The British Assistive Technology Association (BATA) is backing efforts to persuade the Government to go further in allowing disabled people to make copies of documents, music, films and photographs in accessible formats, when it revises the Copyright Act.
Under proposed changes to copyright law, the Intellectual Property Office aims to relax restrictions on copying to allow anyone to copy materials that they own to any format or device, as long as it is for their personal use.
“This is terrific news for print-impaired people, because it would mean that they can ‘format shift’ at will,” says Ian Litterick, a council member of BATA and chairman of assistive software company iansyst.
“They could, for example, take a document, scan it and adapt it to large print with blue type on a yellow background, if that is what they find more comfortable to read. Or they could take a PDF file from the web and convert it to an audio file to listen to on their iPhone as they commute to work.
“This change could be hugely beneficial to people with a reading impairment – not just visually impaired or dyslexic people but also those with mobility problems and general learning difficulties.”
However, BATA, which represents leading assistive technology organisations, wants to see the Government go further and allow an individual to copy any material that they have legal access to. The change in wording from “owning” to “have legal access to”, would allow disabled people to make copies in alternative formats of material in libraries, public websites and other information stores.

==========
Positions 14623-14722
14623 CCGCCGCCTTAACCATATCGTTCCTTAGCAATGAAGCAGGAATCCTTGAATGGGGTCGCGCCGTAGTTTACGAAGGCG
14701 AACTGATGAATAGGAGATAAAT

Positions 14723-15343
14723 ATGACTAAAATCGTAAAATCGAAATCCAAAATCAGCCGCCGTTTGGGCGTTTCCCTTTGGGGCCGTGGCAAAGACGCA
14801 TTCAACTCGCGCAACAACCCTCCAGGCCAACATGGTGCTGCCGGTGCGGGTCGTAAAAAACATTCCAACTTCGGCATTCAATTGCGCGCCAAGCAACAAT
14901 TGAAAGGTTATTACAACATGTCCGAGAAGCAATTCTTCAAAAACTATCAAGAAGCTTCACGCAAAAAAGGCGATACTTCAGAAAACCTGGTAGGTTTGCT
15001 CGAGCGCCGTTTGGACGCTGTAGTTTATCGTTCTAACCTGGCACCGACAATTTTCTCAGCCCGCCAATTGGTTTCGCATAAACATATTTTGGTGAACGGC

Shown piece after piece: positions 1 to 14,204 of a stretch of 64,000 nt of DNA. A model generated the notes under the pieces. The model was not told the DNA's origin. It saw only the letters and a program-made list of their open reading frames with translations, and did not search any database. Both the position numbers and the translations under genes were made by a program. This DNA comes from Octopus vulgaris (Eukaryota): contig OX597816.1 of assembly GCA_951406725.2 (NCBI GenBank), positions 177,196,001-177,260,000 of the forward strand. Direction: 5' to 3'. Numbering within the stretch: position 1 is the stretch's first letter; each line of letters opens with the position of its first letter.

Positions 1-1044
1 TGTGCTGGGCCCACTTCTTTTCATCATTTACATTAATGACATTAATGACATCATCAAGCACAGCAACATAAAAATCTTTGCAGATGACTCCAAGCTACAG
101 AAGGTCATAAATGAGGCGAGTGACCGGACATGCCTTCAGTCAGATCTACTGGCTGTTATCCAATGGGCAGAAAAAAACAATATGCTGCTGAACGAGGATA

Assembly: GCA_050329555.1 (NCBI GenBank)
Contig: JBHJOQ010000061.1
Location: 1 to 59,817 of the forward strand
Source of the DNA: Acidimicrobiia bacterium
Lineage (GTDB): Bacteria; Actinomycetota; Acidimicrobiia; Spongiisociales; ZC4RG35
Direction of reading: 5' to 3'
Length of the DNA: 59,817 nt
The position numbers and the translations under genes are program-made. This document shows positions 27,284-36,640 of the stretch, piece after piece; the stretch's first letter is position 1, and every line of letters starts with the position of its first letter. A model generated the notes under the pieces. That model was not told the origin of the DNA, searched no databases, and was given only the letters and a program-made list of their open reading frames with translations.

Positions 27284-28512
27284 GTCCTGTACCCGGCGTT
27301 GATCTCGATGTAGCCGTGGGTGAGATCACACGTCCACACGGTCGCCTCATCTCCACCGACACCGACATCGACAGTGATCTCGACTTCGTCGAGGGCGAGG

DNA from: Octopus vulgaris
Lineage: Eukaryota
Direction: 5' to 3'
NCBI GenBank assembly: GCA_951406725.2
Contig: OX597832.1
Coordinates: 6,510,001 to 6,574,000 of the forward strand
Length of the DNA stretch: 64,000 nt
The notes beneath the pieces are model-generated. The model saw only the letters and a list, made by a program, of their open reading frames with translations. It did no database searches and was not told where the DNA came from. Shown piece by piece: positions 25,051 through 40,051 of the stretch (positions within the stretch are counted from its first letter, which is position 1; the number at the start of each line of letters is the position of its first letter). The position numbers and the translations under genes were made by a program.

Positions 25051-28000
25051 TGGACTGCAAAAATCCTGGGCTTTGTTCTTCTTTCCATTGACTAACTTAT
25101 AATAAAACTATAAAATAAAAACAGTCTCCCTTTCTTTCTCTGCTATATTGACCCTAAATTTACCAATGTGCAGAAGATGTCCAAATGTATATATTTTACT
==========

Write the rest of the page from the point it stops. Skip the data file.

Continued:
iansyst, which is developing a cloud based format shifting service for students and other people who have problems reading called MyDocStore, argues that in an electronic age it is distribution rather than copying that needs to be controlled in order to protect creative rights.
New legislation, says BATA, should also make it clear that private copying need not involve trying to maintain the integrity of the original work; and that the private copying exception especially for disabled people should also be allowed when technological protection measures, or digital rights management, are applied to materials. For example, it is possible to lock PDFs to prevent copying.
In addition, there should be no restriction on who can carry out activities such as subtitling or making accessible copies for print impaired people, as long as they keep to the law. But approved bodies copying for storage and distribution should still be obliged to retain the integrity of the original as far as possible. Exceptions should not be capable of being overridden by contracts.
“MyDocStore allows people automatically to format shift to more accessible formats on different devices with as little bother as possible,” says Litterick. “It is a classic case for needing new copyright legislation to remove any question of illegality for people using a service that most people will welcome and think fair use.”
Up until now disabled people have had to rely on an exception to the Copyright Act, made for visually impaired people. But this exception has not applied, for example, to people with dyslexia, who have been left in many cases to break the law if they want to adapt something so that they can read it.
Changes to copyright law, were proposed in last year’s Hargreaves Review of Intellectual Property and Growth, which was dubbed the Google review after the search company said it could never have set up in the UK, because of the country’s outmoded copyright laws.
The report’s author, Professor Ian Hargreaves, recommended legalising the practice of copying music and films. It also suggested the setting up of a new agency to mediate between those wanting to license music, film and other digital content, and rights owners.
Unlike most countries, Britain's current intellectual property regime makes it technically illegal to transfer content from CDs or DVDs on to a different format, such as an MP3 file on a computer, but millions of people daily break the law by copying CDs and web tracks on to their iPods and phones.
A Government response to a recent consultation on the Hargreaves proposals is expected in June.